Filed under: Politics — Tags: , , , , , , — David Kirkpatrick @ 2:23 pm

I’m betting many elected GOP figures just wish Dick Cheney would head back to a secret location — any secret location — and stay out of the news.

Obama gives a speech on national security outlining his plan to keep America safe:

President Obama kicked off the debate with a far-reaching speech about the expanse and limits of the office of the presidency, defending decisions he’s already made that reverse his predecessor’s policies and also those upholding others. Addressing critics from the right and left, Mr. Obama didn’t back down from his plans to close the Guantanamo Bay detention center nor did he shrink from his refusal to release more photographs of abused prisoners.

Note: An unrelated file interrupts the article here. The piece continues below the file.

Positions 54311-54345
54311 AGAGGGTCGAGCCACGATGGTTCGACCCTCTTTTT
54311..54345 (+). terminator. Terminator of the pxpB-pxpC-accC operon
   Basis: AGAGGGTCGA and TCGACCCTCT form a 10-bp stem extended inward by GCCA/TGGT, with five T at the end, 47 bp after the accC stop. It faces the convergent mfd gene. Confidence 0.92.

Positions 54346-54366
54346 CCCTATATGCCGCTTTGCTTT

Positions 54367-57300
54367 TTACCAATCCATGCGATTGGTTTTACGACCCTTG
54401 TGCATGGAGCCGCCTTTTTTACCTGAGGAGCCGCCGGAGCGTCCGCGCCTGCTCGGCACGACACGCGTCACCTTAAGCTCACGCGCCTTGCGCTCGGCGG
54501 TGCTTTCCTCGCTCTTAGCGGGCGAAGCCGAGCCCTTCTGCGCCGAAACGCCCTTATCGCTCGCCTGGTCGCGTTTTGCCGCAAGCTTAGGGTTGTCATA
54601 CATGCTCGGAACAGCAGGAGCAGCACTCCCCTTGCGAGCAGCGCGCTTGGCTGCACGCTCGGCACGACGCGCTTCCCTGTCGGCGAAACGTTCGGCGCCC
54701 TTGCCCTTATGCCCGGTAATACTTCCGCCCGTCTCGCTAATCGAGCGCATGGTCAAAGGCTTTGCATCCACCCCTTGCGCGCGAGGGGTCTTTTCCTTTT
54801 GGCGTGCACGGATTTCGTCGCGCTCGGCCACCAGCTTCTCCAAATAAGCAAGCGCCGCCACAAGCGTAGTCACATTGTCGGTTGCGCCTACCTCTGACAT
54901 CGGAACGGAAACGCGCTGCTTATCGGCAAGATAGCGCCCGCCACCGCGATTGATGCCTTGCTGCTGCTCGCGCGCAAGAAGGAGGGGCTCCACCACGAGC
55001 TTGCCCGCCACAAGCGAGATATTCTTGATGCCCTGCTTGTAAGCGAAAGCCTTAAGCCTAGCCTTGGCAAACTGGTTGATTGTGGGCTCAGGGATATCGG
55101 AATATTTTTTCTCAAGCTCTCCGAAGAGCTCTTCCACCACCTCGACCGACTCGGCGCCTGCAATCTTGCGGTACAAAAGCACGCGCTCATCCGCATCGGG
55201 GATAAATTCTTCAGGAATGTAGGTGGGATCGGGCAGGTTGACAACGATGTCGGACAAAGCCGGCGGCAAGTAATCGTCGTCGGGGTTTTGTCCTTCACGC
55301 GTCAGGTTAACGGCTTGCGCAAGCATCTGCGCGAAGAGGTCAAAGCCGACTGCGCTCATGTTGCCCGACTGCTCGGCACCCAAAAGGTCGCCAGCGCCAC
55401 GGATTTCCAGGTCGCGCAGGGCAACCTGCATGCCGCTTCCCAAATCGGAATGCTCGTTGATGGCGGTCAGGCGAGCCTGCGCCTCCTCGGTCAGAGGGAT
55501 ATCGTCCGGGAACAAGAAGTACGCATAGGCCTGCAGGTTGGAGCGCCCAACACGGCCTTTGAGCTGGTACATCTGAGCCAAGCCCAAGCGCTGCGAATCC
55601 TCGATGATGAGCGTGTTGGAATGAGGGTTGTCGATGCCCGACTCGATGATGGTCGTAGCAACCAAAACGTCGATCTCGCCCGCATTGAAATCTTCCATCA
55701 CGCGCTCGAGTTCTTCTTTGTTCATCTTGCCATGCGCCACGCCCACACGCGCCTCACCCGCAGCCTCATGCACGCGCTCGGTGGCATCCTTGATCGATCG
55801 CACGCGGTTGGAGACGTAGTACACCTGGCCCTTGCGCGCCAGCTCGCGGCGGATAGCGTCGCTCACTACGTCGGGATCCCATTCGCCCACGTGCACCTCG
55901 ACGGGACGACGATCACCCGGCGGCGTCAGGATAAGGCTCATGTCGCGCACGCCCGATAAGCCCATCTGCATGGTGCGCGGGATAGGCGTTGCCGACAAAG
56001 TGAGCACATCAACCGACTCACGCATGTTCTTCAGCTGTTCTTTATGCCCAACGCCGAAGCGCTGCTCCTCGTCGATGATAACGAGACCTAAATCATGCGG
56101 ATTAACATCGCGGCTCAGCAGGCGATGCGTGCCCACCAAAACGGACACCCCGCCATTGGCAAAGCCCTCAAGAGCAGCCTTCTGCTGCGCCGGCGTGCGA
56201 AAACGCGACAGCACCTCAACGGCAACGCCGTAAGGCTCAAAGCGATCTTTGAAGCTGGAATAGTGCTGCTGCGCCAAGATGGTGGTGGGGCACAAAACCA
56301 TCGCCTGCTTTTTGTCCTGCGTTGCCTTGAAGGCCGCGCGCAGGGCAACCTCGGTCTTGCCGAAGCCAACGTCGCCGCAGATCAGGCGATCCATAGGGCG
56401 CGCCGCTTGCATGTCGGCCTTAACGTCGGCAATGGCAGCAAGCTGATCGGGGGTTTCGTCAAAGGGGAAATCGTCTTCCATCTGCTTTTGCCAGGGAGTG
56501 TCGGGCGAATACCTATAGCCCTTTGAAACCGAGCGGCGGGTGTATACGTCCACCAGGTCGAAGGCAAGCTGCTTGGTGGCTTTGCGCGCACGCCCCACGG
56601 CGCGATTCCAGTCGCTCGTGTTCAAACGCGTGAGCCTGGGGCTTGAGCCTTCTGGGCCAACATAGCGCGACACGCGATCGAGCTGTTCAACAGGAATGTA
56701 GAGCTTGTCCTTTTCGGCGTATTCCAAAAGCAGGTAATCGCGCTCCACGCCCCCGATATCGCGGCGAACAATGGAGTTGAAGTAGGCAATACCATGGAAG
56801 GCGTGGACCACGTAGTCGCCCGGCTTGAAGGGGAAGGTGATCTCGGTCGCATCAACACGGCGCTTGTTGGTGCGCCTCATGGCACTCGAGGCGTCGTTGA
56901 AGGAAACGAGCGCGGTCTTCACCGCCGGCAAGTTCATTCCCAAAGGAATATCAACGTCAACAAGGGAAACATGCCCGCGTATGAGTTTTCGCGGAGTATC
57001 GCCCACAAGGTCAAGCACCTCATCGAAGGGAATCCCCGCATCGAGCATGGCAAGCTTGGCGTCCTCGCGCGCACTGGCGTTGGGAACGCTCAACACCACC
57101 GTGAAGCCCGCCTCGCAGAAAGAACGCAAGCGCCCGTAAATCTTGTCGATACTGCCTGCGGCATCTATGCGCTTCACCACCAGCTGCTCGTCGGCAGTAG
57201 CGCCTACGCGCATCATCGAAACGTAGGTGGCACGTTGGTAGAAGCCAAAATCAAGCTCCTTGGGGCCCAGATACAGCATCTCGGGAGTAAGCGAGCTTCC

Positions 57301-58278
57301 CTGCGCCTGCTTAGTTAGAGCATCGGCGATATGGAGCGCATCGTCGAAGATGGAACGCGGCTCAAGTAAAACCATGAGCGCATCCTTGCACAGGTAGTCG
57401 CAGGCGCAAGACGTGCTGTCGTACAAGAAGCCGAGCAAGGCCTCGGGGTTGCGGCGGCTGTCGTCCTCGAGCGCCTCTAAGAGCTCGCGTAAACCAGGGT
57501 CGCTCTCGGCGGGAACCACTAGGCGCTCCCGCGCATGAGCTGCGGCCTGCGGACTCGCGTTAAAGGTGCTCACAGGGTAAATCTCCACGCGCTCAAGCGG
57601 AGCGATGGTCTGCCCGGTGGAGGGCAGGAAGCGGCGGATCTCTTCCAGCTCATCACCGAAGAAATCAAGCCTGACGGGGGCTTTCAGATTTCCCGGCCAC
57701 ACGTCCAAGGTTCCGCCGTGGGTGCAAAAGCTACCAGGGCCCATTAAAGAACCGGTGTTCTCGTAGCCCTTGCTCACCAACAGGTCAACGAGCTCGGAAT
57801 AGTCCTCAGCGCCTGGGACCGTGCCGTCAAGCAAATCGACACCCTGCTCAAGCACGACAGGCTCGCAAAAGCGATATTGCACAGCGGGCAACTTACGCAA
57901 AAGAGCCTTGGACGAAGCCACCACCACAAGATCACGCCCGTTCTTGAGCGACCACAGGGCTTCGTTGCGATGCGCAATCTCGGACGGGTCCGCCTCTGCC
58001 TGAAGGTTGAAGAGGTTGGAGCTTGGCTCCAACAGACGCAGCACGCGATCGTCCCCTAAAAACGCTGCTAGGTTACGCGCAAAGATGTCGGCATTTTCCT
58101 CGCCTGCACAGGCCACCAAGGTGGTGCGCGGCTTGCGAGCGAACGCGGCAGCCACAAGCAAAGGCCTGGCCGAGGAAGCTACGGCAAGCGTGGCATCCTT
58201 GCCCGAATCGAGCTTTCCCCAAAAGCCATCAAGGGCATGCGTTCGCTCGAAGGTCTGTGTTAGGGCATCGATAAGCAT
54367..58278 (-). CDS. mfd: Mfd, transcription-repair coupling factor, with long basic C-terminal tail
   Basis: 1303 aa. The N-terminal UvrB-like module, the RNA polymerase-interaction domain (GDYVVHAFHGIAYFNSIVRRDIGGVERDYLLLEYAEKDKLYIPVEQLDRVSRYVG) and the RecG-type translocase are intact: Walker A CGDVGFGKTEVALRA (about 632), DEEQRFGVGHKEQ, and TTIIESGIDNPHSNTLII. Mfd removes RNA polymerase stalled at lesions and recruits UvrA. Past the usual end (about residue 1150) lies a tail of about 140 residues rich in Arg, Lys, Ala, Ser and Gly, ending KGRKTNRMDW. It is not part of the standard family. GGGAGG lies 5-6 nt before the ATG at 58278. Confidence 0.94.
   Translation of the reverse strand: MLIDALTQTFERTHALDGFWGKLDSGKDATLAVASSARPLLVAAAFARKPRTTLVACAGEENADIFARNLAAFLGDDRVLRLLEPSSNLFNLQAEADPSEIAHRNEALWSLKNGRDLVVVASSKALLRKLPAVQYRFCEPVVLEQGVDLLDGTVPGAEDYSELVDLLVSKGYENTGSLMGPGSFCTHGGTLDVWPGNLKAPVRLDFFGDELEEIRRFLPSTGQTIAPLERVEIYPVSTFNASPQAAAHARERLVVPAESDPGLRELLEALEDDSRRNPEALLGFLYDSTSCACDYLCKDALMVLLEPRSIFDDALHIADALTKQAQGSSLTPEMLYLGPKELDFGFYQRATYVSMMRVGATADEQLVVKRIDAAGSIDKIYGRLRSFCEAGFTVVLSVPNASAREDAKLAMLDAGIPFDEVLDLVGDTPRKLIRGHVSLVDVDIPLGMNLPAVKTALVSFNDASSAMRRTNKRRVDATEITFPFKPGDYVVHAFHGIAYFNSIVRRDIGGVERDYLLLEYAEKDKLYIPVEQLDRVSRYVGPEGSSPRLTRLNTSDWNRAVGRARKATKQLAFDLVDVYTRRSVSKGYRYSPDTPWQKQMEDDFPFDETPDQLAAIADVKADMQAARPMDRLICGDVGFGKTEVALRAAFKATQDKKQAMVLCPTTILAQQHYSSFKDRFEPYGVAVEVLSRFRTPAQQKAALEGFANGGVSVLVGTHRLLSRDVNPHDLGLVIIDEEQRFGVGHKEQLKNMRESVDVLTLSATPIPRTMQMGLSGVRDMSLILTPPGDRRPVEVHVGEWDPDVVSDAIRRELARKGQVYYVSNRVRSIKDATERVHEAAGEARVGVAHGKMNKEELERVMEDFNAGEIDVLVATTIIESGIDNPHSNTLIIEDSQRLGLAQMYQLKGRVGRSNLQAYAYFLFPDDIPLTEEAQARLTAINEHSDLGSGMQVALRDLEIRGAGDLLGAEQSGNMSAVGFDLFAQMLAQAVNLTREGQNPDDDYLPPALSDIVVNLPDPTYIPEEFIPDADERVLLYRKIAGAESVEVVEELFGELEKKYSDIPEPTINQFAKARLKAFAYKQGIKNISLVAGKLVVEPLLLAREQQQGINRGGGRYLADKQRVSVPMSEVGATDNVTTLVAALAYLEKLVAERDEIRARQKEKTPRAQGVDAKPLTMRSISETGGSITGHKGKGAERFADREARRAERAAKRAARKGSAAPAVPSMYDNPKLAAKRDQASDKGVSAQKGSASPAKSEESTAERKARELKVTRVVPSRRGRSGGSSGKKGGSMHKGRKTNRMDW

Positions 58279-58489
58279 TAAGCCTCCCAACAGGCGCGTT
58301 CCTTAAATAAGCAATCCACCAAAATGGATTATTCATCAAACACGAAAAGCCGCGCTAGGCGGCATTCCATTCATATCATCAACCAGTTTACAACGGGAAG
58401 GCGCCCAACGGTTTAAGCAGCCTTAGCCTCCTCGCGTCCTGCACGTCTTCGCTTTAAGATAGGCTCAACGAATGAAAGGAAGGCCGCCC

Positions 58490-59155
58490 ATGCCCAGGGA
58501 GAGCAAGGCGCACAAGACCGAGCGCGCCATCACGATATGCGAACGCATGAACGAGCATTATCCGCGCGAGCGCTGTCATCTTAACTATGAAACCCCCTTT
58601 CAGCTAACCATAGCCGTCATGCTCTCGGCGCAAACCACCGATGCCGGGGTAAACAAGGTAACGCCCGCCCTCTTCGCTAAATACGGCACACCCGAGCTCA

He accused some critics of fear-mongering, of stoking the public’s anxieties over terrorism and without mentioning names, castigated officials of the previous administration for an “anything goes” mindset that permitted torture and a vastly broad view of executive authority. He relied in words and visual imagery on the historical documents displayed around him – the Constitution, the Declaration of Independence and the Bill of Rights.

Immediately following Obama’s speech looking toward the future and outlining a clear plan of action that represents a return to a United States once again walking softly, but carrying a big stick, Dick Cheney hits the airwaves looking not to the future, but the past. September 11 to be exact, reminding the world that the worst terrorist attack on the domestic U.S. happened under the Bush 43 watch.